(10/25/2018)
By Bill Umstead, 1968

I thought the Betts Ghost had long been dead. I had heard little about him for the past thirty years or more until a week or so ago, when I was talking to one of our citizens, who used to be well acquainted with the peddler ghost that haunted the Nighcut area for many years.

This fella told me that one morning last fall he decided to go squirrel hunting. he got up before daybreak, walked up Nighcut Hill, but on his way he decided to stop at the ghost rock and rest a spell.

He sat on the rocks, so he said, for an hour. He heard nor saw no squirrel, but all at once he heard something drop as if a large rock had tumbled down over the hill.

He looked through the brush and spied a large object, the likes of which he had never seen before in his life. This large object was moving along slowly.

Well, about all I could say to him was to ask him what he had to drink for breakfast.

Such were the stories told many years ago that excited not only the kids but many grown-ups.

As the story goes, a peddler of came through the Brooksville section and was found robbed and murdered as he camped under the rocks at the foot of Nighcut hill.

The old road used to go up by the rocks and then meandered around the hill and across to the Big Root side. Many people traveling this road, especially at night, saw or heard the ghost. Sometimes he would be walking along the road, with no head on, or sitting on the rocks with his leather cases open.

A peddler, for those who might not know, was a man, usually a foreign-born person, usually a large robust man carrying as many as two large leather cases strapped across his back.

He came often through the country years ago peddling merchandise. His wares were usually an assortment of all kinds of fancy materials, dress goods, which he hoped to sell to housewives.

Many people were skeptic and afraid of peddlers and they had a hard time obtaining a place to stay overnight. In many instances they slept in barns, haystacks or under rocks, or so that is the way the story is told.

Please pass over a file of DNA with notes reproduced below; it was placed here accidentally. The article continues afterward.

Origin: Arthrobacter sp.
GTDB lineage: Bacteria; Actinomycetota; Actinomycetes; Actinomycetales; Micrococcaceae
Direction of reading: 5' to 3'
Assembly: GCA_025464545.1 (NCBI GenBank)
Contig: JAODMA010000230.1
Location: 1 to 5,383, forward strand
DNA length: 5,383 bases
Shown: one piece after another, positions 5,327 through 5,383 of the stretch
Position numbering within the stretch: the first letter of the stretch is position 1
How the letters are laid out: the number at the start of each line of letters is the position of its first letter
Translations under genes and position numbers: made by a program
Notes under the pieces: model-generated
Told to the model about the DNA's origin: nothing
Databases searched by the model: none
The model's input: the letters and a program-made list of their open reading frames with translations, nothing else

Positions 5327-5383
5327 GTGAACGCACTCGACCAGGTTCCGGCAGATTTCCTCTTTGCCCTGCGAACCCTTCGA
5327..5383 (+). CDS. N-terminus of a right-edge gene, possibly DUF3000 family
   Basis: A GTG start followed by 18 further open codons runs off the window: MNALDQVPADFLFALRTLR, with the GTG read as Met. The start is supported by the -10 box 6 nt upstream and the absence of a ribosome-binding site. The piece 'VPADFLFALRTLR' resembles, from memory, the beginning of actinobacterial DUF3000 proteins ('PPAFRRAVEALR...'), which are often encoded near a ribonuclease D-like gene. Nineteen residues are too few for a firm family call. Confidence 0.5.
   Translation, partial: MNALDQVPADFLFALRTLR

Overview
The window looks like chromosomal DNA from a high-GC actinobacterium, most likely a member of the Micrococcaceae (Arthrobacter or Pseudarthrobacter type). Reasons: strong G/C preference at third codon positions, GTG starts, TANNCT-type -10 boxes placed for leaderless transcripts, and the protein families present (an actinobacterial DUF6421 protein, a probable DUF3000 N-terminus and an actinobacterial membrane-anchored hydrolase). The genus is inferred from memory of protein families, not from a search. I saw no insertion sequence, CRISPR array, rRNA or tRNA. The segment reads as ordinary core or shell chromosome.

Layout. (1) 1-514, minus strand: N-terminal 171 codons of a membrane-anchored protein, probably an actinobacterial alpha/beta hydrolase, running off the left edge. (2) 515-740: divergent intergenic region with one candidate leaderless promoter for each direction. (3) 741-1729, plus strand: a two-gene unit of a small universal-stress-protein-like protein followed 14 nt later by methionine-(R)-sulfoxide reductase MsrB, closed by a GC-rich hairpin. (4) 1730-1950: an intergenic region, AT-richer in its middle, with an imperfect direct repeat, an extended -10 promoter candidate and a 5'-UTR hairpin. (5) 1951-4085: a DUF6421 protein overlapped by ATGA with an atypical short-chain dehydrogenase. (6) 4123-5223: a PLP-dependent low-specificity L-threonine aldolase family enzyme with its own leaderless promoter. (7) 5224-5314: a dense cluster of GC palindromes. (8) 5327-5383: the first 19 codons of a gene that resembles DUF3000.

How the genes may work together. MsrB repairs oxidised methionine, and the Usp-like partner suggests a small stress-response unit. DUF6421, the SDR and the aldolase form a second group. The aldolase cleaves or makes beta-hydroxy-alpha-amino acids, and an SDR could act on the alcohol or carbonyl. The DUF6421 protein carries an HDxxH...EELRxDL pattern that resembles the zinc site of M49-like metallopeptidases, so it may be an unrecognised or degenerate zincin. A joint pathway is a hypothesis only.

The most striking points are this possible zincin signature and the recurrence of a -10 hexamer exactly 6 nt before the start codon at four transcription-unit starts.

I doubt if much of it is true, but some of it may be. The Betts Ghost was the real thing to many people and many hair-raising tales were told about this ghost.

My father lived at Brooksville and he passed on to me many incidents that took place about this ghost.

One the stories, which was real, took place involving a traveling salesman. The drummer, as such salesmen were called, came to Brooksville to call on one of the merchants. He spent considerable time there and it was getting late in the evening when he departed for Grantsville.

Some persons in the store began to relate the ghost tales and it was certain that the salesman heard them. The man seemingly was much interested and acted as if he was scared. This, of course, prompted a few of the pranksters to lay for the drummer at the ghost rocks.

In the bunch was a nearsighted fellow. He could not see too well after dark. They were waiting for the salesman with one fellow sitting on the rocks with a white sheet pulled over him.

The drummer approached, riding his horse down the hill, but he paid little attention to matters. He rode up close and pulled a gun out of his pocket, opening fire with bullets bouncing off the rocks. The boys scattered in all directions but the nearsighted fellow fell off the rocks and almost broke his neck.

This incident, father said, about broke up the scaring parties from the Brooksville side, but many more were carried on by others for several years.

Not for thirty or more years had I heard one thing about the old peddler until the fellow mentioned at the beginning of this story told me what he saw.

Maybe the old fella is still up there in the rocks. Even so, he is getting pretty old as it has been seventy-five years or more since he was killed.

He lives, still, in the legend of the Betts Ghost.

Transcribed by Norma Knotts Shaffer from microfilm of the Calhoun Chronicle dated 1/11/1968.


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